I've got an old school puncture repair kit, the type with glue and patches.

As well as the sandpaper, patches, 'vulcanizing fluid' and instructions, there is a 2.5cm long, 3mm wide, beige rubber tube.

What's it for?

(it doesn't seem to appear in the pictorial instructions)

3 Answers 3


It is the Dunlop valve, it was used a lot in Holland, UK, etc. You can see it in action here:

But currently it is replace by the Blitz:
alt text


They are for old "Dunlop" or "Woods" valves, that were halfway in size between a presta & schrader valve. Just inside the cap (that you could screw off) was the rubber tube that acted as the valve. If it split or broke (usually when the rubber perished) you could replace it and be on your way again.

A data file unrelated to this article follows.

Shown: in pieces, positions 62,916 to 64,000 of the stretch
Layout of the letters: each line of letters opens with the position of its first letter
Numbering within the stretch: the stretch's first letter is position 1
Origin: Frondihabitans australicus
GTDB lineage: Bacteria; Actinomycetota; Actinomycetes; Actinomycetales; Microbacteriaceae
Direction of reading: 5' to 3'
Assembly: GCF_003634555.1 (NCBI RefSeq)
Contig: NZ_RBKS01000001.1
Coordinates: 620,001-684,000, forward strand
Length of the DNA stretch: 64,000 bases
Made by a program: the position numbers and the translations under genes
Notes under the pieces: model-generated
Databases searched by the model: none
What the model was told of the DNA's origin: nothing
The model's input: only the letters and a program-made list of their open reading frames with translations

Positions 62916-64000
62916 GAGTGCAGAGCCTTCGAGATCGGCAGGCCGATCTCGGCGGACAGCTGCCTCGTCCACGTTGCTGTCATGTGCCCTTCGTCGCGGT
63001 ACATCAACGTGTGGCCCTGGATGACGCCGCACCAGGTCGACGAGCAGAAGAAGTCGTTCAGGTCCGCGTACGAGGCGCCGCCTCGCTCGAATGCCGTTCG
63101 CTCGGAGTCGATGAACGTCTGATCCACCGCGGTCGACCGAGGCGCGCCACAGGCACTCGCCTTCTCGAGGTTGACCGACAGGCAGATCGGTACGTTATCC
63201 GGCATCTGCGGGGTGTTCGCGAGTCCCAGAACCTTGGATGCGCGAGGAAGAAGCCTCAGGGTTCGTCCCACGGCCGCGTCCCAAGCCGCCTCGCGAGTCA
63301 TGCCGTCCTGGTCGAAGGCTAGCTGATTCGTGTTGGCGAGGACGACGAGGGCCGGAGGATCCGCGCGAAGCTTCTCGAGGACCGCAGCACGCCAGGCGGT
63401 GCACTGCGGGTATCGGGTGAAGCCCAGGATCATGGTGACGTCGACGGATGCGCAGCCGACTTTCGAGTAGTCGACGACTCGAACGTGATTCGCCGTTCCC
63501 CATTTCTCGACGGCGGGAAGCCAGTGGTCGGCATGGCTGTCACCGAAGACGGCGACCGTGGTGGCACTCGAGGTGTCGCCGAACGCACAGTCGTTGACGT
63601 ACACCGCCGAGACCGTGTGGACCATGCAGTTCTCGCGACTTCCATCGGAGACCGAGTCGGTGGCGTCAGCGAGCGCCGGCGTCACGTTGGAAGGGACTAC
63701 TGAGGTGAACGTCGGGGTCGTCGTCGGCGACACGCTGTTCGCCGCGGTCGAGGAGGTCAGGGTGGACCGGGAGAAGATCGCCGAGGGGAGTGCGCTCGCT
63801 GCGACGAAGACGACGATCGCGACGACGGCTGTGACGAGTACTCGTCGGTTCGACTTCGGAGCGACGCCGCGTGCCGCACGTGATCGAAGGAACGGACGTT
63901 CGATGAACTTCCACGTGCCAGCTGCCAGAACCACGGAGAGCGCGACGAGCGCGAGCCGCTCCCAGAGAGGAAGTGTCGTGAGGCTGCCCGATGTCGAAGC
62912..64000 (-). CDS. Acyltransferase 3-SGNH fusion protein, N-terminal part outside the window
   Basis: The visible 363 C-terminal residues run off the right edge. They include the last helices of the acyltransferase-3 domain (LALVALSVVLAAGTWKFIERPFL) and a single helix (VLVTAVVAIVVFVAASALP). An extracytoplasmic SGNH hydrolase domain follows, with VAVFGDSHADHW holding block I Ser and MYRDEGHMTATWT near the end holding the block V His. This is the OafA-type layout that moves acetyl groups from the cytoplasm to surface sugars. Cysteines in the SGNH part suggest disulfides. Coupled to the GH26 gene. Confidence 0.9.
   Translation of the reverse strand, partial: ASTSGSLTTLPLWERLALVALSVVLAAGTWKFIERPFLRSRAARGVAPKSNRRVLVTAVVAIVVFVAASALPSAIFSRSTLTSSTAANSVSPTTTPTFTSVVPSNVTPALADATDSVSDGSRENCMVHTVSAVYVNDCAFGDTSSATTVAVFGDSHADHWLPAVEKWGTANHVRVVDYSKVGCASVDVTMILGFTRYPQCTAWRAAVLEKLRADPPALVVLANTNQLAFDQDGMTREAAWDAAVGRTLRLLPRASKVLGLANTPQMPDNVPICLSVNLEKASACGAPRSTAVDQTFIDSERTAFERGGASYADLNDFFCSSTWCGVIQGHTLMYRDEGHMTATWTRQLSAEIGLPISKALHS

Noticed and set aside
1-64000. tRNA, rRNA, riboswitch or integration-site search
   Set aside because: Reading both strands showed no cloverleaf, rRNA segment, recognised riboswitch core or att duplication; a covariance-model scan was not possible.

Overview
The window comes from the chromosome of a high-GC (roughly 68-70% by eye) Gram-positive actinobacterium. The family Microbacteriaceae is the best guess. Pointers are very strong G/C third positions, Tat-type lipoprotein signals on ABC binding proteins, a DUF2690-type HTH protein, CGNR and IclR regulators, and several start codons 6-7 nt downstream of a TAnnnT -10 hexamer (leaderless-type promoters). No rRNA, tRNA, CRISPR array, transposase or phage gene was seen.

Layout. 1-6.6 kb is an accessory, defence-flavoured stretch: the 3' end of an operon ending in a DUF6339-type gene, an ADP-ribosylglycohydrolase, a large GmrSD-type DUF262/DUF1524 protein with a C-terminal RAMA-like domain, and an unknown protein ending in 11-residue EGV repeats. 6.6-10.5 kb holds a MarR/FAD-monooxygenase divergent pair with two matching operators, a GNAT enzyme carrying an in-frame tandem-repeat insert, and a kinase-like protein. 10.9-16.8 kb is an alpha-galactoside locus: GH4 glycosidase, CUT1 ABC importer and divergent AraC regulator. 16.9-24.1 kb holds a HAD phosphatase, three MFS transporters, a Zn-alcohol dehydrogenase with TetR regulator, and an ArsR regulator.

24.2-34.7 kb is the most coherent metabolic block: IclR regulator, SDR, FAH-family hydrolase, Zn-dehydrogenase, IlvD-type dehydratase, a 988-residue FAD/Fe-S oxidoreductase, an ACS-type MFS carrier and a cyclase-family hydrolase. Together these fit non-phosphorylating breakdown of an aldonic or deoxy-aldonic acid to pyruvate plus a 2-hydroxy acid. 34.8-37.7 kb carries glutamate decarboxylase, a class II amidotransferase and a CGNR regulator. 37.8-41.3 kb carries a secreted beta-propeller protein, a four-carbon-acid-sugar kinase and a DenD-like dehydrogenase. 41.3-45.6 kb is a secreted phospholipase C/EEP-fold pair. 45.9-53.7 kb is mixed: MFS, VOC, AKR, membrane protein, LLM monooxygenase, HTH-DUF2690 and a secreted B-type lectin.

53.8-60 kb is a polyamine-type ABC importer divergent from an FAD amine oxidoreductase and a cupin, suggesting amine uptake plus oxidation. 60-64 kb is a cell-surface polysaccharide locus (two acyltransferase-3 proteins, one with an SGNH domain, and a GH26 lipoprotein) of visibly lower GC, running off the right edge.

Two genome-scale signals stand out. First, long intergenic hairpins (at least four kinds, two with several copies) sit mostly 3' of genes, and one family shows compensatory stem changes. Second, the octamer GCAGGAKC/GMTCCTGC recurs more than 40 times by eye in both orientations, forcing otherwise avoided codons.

We have Dunlop valves described in the Terminology Index, and you can find more out at Wikipedia.

Modern versions of this valve use a different method to keep the air in, a small ball in the valve and a rubber ring that does not stop the air flowing in. These hardly ever fail in use but can get stuck if not pumped in a long time.


Sounds like extra material for the type of valves that aren't Presta- and not "car-like"- (Schrader) either - Dunlop valves. They use a short piece of rubber tube to seal.

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